The picture above is taken in Marriuci Arena in Minneapolis, home of the University of Minnesota Golden Gophers hockey team. Between the amazing crowds, live band and great teams they consistently ice it’s damn near my favourite arena on earth. The only real downfall is that the ice sheet itself was roughed in to be just smaller than the actual state of Minnesota, which encompasses over 10,000 lakes, as you may have heard.
That makes for a unique brand of hockey, as we’ve seen from past Olympic hockey tournaments.
My college hockey was played in the WCHA, a division packed with Olympic-sized sheets like Marriuci. Of the 10 teams in that conference at the time, our home rink (Sullivan Arena) was Olympic, as was Wisconsin’s (Kohl Center), St. Cloud’s (National Hockey Center), Colorado College’s (World Arena), and Minnesota State @ Mankato’s (Verizon Wireless Center). That left North Dakota (Ralph Engelstad Arena), Denver (Magness Arena), Michigan Tech (MacInnes Student Arena) and Minnesota-Duluth (The DECC) as the only NHL-sized rinks.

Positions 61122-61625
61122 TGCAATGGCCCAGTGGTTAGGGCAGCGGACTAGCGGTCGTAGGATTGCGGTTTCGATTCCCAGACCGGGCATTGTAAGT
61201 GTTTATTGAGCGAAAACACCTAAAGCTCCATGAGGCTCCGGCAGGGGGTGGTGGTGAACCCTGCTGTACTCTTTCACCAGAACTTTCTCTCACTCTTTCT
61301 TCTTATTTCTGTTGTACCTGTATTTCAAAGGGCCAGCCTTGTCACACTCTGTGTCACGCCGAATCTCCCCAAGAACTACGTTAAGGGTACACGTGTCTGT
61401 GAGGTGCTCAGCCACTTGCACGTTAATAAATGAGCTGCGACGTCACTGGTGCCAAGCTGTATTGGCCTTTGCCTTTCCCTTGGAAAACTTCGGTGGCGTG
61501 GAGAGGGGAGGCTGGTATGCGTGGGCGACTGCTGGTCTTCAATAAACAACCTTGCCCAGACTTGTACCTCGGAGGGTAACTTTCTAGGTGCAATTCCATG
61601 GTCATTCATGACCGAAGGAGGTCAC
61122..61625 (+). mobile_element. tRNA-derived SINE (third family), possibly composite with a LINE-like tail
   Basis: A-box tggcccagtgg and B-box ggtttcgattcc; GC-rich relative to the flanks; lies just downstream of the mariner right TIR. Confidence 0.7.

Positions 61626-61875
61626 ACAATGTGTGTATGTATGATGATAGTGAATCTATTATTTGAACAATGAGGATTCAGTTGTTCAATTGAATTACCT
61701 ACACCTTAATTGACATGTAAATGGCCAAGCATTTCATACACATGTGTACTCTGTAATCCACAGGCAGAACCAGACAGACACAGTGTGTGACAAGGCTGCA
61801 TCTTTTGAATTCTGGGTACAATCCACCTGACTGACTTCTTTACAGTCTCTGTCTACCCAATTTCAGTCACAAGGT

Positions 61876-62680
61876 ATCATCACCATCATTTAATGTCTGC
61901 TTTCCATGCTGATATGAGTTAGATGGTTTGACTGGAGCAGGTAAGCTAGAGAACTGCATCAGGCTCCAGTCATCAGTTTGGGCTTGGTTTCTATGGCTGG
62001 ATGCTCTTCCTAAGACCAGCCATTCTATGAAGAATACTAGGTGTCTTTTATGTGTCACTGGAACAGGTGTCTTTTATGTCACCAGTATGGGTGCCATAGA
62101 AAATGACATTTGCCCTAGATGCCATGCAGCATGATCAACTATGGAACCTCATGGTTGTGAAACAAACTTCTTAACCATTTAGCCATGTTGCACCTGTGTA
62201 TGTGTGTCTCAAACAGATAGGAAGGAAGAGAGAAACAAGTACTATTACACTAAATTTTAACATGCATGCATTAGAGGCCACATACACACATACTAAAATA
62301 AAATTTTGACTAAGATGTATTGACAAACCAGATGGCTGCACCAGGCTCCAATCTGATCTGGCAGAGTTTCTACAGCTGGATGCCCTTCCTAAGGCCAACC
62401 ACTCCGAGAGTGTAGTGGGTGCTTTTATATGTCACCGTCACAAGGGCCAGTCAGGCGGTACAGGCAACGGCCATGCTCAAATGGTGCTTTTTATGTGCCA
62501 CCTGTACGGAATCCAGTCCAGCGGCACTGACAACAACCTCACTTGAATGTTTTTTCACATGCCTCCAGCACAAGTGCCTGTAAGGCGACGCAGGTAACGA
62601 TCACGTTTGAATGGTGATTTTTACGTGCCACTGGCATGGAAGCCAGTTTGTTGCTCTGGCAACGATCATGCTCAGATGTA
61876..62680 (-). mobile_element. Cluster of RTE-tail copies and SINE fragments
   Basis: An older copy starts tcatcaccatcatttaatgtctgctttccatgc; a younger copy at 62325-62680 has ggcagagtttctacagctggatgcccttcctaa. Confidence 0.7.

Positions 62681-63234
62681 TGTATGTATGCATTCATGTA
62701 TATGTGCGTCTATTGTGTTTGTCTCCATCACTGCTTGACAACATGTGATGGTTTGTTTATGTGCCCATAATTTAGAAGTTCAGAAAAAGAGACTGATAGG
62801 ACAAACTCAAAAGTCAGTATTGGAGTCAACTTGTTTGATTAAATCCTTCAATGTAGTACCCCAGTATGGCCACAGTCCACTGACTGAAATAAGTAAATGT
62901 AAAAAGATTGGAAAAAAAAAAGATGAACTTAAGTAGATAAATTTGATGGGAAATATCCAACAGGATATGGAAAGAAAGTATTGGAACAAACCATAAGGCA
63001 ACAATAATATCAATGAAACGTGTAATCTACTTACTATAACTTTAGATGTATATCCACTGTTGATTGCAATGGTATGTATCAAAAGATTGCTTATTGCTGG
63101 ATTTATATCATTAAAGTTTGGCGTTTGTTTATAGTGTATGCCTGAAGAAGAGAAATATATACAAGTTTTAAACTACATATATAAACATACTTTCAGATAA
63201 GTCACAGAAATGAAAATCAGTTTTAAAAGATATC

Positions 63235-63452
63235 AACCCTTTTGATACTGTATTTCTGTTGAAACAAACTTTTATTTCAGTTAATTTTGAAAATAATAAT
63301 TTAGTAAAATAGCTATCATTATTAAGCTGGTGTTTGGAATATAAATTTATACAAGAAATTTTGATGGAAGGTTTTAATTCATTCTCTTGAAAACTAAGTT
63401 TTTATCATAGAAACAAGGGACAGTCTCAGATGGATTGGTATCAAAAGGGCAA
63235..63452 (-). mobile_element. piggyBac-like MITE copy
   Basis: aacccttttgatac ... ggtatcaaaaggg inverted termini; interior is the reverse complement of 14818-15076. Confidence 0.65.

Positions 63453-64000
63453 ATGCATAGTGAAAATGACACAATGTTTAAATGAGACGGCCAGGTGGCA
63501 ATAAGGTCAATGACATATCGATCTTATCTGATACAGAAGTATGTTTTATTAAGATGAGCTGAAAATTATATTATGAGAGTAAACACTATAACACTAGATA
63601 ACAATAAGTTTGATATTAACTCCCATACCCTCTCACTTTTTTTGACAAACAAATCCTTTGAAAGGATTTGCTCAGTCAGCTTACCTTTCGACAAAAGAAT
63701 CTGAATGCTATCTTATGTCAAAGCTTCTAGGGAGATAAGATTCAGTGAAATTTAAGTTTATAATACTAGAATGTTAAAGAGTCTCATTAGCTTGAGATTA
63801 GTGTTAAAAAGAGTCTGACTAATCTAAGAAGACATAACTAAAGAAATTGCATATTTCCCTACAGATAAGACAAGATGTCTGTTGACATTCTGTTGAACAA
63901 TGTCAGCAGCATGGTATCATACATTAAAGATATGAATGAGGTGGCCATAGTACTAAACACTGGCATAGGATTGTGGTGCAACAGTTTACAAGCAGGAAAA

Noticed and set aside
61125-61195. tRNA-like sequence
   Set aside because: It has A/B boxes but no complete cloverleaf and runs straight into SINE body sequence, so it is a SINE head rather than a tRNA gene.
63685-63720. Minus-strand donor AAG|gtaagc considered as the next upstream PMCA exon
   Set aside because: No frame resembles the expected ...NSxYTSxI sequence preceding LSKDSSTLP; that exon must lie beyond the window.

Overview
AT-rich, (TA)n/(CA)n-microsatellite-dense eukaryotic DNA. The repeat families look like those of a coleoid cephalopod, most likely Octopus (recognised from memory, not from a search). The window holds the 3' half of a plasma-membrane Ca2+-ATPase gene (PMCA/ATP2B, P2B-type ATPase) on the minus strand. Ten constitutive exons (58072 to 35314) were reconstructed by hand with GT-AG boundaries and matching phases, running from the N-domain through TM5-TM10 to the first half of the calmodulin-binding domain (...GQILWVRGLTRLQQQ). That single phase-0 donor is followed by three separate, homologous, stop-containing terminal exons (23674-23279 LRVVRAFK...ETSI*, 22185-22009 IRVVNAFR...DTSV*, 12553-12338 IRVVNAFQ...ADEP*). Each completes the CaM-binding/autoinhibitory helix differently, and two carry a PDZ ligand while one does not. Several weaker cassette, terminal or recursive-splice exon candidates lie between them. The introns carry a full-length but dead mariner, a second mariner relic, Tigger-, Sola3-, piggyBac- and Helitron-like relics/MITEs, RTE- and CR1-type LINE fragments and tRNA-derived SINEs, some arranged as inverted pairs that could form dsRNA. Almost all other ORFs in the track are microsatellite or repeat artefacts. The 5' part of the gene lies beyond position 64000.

A few of those Olympic sheets managed to combine the massive ice with square-ish corners, so again: it felt like you were chasing the puck around an entire state. And when the ice wasn’t hard and fast (the ice in Anchorage was like skating on pure diamond, so that was rare for our team), or you were playing at altitude (Colorado), it was damn near impossible to play an up-tempo hockey game.
There was an undeniable difference in the type of hockey game that was played when we were on the big ice versus the NHL-sized rinks, so I don’t think it’s unreasonable for a country to select their Olympic roster with this in mind. Plenty of people are okay with the concept of “take the best NHL all-star team you can” – they wouldn’t be terrible, but I think you can do better.
So what’s different on the big ice:
First off, the hockey is a lot more possession-based.